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Allegheny

Broken egg found in Pittsburgh Hays bald eagle nest

Madasyn Czebiniak
| Wednesday, March 14, 2018, 1:57 p.m.
This photo from the Pittsburgh Hays bald eagle nest appears to show that one of the three eggs the birds were incubating has broken. The birds continue to care for the remaining eggs.
Courtesy of the Audubon Society of Western Pennsylvania
This photo from the Pittsburgh Hays bald eagle nest appears to show that one of the three eggs the birds were incubating has broken. The birds continue to care for the remaining eggs.

One of three eggs belonging to the Hays bald eagles has broken but two remain, and their parents are continuing to incubate them, the Audubon Society of Western Pennsylvania said Wednesday.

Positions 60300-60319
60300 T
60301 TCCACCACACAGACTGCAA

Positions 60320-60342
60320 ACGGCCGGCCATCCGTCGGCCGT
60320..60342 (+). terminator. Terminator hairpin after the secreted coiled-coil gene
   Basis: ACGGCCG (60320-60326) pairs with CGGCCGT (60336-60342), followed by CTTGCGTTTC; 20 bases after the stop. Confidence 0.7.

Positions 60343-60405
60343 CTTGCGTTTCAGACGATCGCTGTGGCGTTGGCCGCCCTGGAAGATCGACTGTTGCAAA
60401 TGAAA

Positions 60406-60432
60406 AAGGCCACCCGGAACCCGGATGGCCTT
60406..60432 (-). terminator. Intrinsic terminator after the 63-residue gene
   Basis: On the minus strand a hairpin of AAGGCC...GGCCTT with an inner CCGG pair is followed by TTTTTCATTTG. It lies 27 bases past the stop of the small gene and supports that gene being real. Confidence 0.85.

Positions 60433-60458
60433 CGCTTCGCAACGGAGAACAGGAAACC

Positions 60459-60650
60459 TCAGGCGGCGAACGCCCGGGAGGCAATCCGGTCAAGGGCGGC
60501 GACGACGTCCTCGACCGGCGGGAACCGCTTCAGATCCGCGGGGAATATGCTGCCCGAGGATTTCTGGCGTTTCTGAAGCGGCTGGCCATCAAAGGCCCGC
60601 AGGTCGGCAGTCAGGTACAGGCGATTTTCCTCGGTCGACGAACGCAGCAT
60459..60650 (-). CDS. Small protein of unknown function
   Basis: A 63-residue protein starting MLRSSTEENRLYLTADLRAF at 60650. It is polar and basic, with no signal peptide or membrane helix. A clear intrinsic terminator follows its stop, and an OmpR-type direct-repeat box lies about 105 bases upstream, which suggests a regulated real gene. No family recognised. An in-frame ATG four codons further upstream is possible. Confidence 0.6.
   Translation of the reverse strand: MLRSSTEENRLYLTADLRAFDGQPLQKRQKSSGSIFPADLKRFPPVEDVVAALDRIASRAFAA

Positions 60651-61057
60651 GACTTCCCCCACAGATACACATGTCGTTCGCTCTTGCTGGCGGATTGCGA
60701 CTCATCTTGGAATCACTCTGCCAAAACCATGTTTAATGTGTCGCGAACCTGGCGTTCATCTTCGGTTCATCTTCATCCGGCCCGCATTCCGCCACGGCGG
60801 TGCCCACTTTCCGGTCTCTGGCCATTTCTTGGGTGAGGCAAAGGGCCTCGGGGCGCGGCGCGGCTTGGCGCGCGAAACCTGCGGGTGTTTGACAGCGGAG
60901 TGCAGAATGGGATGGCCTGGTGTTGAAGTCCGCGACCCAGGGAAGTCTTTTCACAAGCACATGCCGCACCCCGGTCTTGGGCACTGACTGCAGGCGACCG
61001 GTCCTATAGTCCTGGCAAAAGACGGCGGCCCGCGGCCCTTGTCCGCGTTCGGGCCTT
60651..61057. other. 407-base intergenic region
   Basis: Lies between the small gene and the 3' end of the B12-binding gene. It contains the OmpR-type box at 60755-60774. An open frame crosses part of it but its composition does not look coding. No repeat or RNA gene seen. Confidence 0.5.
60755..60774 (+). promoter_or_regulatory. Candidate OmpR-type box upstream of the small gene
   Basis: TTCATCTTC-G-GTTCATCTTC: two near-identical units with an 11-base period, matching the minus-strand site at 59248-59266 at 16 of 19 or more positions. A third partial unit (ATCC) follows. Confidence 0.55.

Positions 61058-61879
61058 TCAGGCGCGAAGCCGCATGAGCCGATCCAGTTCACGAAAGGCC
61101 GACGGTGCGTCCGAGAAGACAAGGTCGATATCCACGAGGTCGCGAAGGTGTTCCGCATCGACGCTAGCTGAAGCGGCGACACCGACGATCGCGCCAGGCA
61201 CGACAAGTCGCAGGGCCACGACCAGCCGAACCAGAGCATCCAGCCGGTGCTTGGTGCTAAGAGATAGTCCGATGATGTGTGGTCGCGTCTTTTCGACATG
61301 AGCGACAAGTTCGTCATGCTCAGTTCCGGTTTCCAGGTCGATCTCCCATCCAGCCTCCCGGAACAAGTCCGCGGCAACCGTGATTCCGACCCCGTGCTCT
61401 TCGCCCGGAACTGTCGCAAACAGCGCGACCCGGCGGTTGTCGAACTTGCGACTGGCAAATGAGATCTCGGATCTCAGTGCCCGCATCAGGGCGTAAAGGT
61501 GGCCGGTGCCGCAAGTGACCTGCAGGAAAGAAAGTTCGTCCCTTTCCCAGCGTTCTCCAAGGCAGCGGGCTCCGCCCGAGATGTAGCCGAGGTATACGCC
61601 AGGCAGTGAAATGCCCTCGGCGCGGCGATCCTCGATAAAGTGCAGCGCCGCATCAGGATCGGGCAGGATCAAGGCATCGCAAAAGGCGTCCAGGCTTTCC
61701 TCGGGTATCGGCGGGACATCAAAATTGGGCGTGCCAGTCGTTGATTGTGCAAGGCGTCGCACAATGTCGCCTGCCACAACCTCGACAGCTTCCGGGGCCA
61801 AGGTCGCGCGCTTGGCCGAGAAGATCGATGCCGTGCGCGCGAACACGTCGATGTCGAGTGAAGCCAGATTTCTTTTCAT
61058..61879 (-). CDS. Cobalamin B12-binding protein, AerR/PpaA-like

The broken egg was discovered Wednesday morning, the society said. It will remain in the nest and eventually disintegrate.

The society said it is unclear whether the broken egg was the first, second or third egg laid. The first egg was scheduled to hatch around March 20.

Bald eagle eggs typically take 35 days to hatch.

The eagles are in their sixth year of nesting on the same hillside above the Monongahela River. They laid three eggs in 2014, all of which hatched eaglets that eventually left the nest. They laid three eggs in 2016, but one was not viable.

Last year, a windstorm knocked out the bird's nest tree containing the first egg of the season. The birds rebuilt the nest and raised one chick.

Madasyn Czebiniak is a Tribune-Review staff writer. Reach her at 724-226-4702, mczebiniak@tribweb.com or via Twitter @MaddyCzebsTrib.

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